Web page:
Six years for teen who killed uncle after violent row
Published 23/10/2010 | 05:00
A YOUNG man who stabbed his uncle to death in a drug- and drink-fuelled row over cash was jailed for six years yesterday.
Christopher Ruby (18) had pleaded guilty to the manslaughter of his uncle, Shannon Ruby (30) in Blarney, Co Cork, in September last year. His family had pleaded with the judge not to impose a custodial sentence.
Frank and Ursula Ruby, the parents of the dead man and grandparents of the defendant, made an emotional plea for leniency to Mr Justice Paul Carney in the Central Criminal Court in Cork.
However, Mr Justice Carney said a custodial sentence was warranted.
The teenager was initially charged with the murder of his uncle but the Director of Public Prosecutions (DPP) accepted a plea to the lesser charge of manslaughter given that there was provocation in the case.
"This court is having to deal with a depressingly large number of knife killings, largely perpetrated by very young men. In the experience of the court, there are three levels," he said.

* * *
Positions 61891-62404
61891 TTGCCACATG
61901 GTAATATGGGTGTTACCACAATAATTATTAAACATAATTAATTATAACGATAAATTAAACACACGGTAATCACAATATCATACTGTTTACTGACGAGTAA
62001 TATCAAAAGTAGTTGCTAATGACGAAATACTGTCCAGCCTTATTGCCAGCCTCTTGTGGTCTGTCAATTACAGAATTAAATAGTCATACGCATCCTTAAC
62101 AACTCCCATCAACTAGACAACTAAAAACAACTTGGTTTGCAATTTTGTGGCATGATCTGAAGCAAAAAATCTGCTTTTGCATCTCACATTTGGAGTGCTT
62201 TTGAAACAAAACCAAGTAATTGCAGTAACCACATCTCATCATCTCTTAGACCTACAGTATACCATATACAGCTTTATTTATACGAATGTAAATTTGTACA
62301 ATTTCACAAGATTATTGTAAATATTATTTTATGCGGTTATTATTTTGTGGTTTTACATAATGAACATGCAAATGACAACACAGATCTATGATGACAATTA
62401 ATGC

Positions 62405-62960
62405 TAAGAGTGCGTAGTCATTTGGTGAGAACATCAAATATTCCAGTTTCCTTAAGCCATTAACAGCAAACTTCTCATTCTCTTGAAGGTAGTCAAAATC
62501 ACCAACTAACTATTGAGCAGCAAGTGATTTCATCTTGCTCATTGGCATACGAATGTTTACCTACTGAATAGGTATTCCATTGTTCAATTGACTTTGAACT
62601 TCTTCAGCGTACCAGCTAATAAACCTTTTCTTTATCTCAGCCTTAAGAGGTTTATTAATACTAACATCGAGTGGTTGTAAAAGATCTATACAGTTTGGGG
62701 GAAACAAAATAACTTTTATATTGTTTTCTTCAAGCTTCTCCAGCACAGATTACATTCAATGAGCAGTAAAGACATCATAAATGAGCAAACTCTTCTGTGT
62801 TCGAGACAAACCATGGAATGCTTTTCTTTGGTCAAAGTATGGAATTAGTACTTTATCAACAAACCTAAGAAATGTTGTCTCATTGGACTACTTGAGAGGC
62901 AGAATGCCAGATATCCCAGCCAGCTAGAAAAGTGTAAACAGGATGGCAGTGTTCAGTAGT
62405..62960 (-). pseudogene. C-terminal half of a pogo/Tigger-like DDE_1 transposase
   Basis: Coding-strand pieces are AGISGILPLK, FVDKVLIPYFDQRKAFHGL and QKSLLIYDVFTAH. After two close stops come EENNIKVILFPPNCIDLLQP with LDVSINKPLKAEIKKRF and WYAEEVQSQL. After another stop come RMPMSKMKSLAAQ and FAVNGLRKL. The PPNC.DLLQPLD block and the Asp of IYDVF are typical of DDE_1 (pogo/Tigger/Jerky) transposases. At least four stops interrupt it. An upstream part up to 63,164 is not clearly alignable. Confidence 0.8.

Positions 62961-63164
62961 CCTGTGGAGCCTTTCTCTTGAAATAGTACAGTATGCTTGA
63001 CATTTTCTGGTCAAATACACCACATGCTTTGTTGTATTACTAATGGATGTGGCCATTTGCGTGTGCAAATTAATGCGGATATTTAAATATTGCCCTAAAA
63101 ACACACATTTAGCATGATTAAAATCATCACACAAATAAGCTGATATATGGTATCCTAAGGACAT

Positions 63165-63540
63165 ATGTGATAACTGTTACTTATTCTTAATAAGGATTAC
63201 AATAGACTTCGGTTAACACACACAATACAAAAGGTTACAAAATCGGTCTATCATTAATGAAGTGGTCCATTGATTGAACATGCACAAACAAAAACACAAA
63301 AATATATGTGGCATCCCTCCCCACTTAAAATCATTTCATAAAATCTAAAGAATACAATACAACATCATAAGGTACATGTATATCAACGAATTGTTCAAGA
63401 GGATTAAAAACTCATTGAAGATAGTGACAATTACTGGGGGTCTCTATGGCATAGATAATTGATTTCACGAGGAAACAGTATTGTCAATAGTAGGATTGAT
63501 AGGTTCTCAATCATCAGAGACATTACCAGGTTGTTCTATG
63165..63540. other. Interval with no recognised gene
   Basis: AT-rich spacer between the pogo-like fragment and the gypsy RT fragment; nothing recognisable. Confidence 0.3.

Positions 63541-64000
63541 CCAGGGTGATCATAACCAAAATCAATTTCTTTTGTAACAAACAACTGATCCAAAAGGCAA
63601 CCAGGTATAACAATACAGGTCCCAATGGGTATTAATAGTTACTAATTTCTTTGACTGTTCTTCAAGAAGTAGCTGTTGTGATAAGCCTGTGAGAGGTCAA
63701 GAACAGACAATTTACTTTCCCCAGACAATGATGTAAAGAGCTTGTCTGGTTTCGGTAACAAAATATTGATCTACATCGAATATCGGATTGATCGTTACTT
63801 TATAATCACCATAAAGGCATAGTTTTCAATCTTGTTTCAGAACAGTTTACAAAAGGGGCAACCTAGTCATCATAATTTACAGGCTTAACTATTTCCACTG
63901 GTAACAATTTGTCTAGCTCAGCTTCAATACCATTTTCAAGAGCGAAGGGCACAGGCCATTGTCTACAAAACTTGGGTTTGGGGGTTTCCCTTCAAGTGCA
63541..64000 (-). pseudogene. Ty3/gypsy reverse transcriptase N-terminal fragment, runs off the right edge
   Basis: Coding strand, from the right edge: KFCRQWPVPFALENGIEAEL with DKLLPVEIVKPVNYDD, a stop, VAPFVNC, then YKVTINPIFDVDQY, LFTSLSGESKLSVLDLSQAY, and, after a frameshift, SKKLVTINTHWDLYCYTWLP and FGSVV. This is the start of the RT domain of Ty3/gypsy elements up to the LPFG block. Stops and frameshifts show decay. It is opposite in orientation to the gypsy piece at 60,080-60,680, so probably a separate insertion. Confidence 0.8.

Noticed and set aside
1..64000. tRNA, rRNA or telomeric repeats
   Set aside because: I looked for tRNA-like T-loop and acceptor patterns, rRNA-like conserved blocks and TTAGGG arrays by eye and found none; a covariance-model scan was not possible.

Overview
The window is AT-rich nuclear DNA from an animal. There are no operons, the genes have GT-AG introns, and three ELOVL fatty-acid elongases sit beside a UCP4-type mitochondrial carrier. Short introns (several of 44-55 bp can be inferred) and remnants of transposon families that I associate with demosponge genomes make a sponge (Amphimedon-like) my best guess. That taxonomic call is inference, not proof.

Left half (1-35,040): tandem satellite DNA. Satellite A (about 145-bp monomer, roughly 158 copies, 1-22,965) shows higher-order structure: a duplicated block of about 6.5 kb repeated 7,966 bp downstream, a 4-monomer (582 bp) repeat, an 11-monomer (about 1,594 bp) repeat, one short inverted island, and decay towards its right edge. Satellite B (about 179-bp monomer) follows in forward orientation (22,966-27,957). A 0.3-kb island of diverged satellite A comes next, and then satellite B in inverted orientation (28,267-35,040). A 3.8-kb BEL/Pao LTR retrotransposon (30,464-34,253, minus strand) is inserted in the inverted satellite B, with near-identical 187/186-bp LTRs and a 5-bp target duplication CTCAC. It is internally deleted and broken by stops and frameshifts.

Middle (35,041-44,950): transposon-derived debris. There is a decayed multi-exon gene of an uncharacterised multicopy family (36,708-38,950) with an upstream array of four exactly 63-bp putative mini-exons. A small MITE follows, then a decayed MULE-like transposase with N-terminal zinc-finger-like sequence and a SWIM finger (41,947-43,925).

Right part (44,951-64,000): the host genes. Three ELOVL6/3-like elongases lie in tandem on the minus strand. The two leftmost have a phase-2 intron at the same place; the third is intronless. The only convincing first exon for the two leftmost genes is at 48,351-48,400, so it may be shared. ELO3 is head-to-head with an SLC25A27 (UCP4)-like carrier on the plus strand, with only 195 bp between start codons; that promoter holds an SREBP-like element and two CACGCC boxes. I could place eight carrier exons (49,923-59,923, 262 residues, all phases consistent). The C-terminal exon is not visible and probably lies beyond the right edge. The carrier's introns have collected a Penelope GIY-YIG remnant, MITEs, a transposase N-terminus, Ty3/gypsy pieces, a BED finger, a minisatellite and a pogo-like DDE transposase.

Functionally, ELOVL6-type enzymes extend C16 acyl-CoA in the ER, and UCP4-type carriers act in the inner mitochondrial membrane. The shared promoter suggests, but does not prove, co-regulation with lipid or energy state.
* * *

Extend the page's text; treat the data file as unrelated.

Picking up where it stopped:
"The [first is when the] accused carries the knife with him for his own protection and uses it with fatal consequences.
"The second is when a row breaks out and the accused reaches for a knife close at hand. And the third is when following what used to be called a fair fight, the accused returns home and gets a knife. He returns to the scene of the row and uses the weapon."
Mr Justice Carney said this crime fell firmly into the third and most serious category, because the teenager had taken a flick knife with a jagged edge with him when he returned to confront Shannon Ruby following an earlier fight.
A row had erupted that day between the uncle and nephew over money. Christopher later told gardai he felt "belittled" by the incident.
The judge said he was taking the age and guilty plea of the defendant into account as mitigating factors.
"The family of Shannon Ruby indicated they would prefer to see him maintain his drug-free status and receive counselling rather than go to prison. (But) due to the gravity of this offence I can't do this."
Mr Justice Carney also revealed yesterday that a sister of Shannon Ruby had written an inappropriate letter to the court "designed to influence sentencing", but he had already put his sentencing review to paper.
Shannon Ruby had been living for a number of years in Youghal with his partner, Nora Harty, and was the father of a young daughter, Ann.
Christopher Ruby has 17 previous convictions for public order and related matters.